Waterways planning

Applying integrated planning in designing waterways is the path to achieving goals in an ecologically and financially sustainable manner.

The development of settlements through history has always been linked to water and tributaries. River transport is, therefore, a natural form of communication, and associated commerce is a precondition for the development of a region. With the aim of further development, various projects on constructing channels are being developed and undertaken. The parameters for a riverine route are determined using postulates of the profession, based on the class and morphology of the specific tributary.

Natural tributaries do not have the morphological properties to meet the set requirements for waterway transport, but specific hydroengineering projects might place the tributary into that specific function. Activities which are regularly undertaken in the project preparation phase are bathymetric and topographic surveyings, measuring water levels and discharge measurements, hydrological analyses, hydromorphological research, hydraulic modelling and the like. Properly prepared input data and correctly set threshold conditions are the fundamental requirements for finding an optimal technical solution, with an optimally defined route, position of the regulation belts, as well as the position, type and elements of the new water facility.

When designing a sustainable project for waterway infrastructure – without causing deterioration to the river system and even exerting a positive impact on the current environmental state – the key is not only a detailed investigation of all technical elements, but also understanding and incorporating a wider range of nature and environmental protection measures, thus completely adhering to legal requirements. Early integration of all stakeholders and goals, as well as a wide-ranging discussion, is key to successfully planning the process in connection with waterways. Though this kind of preparation demands a significantly greater investment in planning, the advantages are manifold and noticeable in the greater likelihood of obtaining all the necessary permits, developing innovative technical solutions, greater financial cost-effectiveness, reduced costs from less damage inflicted on the environment, better use of services in the river ecosystem and an improved image of the project in the public, as well as that of institutions responsible for its planning and implementation.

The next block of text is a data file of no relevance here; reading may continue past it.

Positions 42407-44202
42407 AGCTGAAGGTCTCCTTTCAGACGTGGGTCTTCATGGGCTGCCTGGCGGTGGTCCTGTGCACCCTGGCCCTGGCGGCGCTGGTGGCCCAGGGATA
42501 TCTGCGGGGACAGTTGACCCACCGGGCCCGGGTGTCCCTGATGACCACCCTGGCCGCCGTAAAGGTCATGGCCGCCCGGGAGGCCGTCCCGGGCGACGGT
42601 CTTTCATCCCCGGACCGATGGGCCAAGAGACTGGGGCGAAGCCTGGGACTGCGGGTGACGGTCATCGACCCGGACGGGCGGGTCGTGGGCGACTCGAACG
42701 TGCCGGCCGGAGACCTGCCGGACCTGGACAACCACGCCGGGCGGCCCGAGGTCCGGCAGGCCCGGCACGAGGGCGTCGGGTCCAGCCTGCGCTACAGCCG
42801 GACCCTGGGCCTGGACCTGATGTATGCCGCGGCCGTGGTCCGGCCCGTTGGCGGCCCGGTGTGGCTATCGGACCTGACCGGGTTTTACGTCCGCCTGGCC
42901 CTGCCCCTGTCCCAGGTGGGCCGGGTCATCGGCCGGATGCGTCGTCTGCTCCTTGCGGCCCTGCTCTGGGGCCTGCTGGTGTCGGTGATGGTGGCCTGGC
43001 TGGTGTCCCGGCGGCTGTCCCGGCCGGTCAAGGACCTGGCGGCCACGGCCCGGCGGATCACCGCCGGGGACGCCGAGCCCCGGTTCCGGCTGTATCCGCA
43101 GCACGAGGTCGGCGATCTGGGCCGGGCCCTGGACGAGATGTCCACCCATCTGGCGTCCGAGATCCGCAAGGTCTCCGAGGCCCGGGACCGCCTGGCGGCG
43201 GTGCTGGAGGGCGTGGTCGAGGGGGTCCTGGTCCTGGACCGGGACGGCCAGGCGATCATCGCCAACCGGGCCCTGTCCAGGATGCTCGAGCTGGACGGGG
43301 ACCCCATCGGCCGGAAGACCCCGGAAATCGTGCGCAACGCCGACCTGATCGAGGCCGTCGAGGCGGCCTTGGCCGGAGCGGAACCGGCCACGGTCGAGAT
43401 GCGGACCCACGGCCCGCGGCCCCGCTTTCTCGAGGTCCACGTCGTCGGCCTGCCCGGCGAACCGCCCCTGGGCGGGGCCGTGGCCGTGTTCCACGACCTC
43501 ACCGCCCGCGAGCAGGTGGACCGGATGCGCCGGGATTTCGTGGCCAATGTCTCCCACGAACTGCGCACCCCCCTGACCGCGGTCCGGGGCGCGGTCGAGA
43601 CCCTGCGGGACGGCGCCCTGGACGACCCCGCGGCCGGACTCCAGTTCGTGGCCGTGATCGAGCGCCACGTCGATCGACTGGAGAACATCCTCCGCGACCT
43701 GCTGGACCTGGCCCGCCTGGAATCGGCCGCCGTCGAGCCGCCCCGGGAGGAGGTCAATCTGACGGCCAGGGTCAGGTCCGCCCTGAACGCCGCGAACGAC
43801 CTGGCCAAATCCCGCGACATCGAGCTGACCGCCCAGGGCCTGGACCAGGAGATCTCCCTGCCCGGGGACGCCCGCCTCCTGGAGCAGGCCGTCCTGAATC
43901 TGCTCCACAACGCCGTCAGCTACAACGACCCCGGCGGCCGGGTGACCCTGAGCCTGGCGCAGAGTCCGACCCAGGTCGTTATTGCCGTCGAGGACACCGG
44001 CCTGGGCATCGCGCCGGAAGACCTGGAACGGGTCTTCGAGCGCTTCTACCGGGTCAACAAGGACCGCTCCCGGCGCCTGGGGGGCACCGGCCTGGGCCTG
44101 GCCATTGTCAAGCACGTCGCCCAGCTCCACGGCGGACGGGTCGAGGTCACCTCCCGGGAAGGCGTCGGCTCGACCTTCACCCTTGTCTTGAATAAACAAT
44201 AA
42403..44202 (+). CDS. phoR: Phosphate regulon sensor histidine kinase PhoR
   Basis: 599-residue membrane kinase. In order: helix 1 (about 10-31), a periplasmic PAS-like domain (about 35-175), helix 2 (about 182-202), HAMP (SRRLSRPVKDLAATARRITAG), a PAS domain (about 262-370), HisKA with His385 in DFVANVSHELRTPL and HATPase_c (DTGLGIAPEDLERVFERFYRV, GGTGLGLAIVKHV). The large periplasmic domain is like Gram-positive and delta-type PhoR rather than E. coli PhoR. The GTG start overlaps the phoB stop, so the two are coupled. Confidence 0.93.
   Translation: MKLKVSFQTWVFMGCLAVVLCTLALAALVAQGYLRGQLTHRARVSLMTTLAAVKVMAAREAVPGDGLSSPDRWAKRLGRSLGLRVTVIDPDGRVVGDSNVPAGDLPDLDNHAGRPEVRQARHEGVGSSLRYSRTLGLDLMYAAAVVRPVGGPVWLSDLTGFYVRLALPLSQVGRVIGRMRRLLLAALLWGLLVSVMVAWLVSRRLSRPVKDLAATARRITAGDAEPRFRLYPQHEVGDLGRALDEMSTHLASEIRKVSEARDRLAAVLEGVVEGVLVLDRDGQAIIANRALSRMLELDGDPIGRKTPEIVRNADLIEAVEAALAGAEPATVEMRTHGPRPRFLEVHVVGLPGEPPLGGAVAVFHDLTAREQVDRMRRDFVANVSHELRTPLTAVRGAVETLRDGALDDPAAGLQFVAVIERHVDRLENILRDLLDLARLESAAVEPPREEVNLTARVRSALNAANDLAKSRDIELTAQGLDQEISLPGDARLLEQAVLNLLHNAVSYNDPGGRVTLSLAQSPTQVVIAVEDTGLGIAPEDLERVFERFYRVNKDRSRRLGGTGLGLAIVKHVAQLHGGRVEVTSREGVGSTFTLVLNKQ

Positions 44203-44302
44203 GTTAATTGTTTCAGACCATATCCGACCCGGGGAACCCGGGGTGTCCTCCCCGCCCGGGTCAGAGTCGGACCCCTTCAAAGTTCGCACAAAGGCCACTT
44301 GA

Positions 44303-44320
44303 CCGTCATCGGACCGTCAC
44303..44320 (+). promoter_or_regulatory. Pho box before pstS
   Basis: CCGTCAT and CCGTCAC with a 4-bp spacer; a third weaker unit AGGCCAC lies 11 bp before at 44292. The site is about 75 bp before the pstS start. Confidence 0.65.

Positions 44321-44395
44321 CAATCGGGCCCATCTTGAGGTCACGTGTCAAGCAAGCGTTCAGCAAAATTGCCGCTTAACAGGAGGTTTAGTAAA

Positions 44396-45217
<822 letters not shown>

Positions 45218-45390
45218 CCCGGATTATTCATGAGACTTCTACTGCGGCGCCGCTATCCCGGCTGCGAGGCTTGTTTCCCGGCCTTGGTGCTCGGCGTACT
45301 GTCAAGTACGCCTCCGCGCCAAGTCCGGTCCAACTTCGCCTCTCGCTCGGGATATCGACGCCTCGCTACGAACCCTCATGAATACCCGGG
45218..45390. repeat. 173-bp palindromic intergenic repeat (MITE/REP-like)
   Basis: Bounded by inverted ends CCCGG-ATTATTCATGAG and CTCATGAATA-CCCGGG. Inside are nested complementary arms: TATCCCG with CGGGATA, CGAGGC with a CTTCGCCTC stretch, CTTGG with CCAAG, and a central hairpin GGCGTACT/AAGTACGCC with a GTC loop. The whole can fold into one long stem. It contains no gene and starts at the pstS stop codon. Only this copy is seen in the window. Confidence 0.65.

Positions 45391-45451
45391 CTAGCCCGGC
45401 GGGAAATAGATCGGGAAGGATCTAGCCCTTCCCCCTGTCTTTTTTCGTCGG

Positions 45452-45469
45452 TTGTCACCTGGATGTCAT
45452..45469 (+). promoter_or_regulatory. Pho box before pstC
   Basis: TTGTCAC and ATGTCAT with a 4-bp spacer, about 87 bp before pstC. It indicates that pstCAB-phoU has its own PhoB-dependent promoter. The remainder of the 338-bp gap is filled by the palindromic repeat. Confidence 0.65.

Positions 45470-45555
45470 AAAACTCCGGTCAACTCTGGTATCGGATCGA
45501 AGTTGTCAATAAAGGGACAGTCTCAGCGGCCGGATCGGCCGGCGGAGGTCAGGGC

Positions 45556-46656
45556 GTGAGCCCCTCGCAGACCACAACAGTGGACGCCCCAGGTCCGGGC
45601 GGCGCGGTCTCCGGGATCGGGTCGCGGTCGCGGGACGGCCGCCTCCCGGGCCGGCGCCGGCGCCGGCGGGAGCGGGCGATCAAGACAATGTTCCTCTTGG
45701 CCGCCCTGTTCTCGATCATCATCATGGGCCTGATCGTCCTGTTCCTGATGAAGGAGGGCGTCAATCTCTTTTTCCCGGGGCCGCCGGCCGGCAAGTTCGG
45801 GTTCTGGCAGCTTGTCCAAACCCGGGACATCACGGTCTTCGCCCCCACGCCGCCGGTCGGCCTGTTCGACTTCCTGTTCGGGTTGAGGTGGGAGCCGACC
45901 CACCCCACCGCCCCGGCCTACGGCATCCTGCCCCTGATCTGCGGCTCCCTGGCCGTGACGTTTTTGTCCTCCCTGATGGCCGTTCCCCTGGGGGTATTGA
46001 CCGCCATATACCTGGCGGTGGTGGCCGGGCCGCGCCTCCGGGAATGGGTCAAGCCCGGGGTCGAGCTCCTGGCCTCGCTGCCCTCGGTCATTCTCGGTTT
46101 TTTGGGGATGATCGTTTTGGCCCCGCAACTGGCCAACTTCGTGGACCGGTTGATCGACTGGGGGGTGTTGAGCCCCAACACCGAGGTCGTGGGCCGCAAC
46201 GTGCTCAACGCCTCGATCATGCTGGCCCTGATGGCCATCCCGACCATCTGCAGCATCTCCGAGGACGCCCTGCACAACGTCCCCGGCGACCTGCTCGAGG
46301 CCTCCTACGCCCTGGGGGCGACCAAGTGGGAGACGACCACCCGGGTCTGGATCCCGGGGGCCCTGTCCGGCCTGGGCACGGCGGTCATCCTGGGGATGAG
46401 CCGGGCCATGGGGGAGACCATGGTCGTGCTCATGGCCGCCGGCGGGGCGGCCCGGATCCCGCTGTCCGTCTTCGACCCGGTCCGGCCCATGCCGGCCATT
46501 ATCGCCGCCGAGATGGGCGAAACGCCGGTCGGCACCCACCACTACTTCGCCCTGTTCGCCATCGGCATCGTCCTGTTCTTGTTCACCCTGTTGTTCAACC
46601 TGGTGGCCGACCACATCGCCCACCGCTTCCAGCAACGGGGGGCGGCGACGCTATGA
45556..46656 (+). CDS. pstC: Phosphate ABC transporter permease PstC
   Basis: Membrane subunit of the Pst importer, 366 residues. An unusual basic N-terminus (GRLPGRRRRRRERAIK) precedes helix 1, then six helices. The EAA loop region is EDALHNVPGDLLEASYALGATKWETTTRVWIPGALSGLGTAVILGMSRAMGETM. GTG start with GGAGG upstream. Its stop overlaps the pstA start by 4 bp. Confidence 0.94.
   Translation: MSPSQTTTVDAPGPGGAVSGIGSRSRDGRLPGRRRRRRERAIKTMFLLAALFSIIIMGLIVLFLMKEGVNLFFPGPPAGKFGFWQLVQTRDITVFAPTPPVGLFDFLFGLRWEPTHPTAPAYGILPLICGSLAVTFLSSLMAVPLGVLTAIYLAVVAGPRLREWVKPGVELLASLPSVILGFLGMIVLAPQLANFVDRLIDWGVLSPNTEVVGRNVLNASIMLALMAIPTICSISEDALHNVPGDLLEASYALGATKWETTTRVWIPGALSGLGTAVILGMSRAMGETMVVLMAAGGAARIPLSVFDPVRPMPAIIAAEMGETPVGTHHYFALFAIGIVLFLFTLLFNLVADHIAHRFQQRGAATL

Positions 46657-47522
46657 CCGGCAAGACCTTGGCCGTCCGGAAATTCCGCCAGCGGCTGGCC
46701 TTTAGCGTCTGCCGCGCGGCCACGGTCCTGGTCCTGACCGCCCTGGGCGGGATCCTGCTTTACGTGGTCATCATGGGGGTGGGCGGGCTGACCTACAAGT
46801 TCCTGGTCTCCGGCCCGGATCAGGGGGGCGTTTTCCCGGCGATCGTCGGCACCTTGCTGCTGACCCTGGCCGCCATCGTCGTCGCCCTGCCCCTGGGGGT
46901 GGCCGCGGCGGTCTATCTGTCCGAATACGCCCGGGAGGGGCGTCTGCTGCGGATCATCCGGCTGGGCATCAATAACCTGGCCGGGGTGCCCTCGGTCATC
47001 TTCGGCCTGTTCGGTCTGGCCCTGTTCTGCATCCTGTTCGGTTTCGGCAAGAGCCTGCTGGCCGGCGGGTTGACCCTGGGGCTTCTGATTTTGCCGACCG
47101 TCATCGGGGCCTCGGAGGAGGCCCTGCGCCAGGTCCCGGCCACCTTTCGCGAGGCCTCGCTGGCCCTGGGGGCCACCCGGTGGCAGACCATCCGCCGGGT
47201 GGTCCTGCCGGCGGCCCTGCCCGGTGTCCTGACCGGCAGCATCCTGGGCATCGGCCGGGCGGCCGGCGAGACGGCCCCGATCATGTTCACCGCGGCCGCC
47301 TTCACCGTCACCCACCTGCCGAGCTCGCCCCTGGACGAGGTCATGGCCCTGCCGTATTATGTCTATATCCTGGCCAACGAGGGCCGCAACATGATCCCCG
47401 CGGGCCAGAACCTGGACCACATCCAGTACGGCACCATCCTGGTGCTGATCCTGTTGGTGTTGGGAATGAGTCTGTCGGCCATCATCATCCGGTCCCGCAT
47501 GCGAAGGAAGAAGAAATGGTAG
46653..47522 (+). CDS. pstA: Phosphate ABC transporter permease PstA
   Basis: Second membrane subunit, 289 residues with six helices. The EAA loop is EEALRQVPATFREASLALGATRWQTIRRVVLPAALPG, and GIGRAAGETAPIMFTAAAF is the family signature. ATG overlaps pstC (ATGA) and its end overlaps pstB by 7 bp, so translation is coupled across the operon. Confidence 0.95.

The fundamental philosophy is to integrate goals for nature and environmental protection in the actual design project and thus prevent legal impediments relating to the environment, significantly reduce the amount of potential compensatory measures and improve ecological conditions for the river. Though the recommended steps may differ from project to project when it comes to planning, essential features of integrated planning are as follows:

  • Recognize integrated project goals including the need for nature and environmental protection, as well as the needs and goals of other river users
  • Include relevant stakeholders back in the initial phase
  • Implement an integrated process of planning which will transform all goals into specific project measures
  • Implement comprehensive tracking (monitoring) of conditions in terms of nature and environmental protection prior, during and after project works.

During the 25 years of its existence, the project teams at VPB have devised a detailed series of survey maps, conceptual designs, main and detailed designs using an integrated approach, resulting in a comprehensive solution for developing the channel of waterways with a regional and international character (Sava, Una, Kupa, the multi-purpose Dunav-Sava Channel…).

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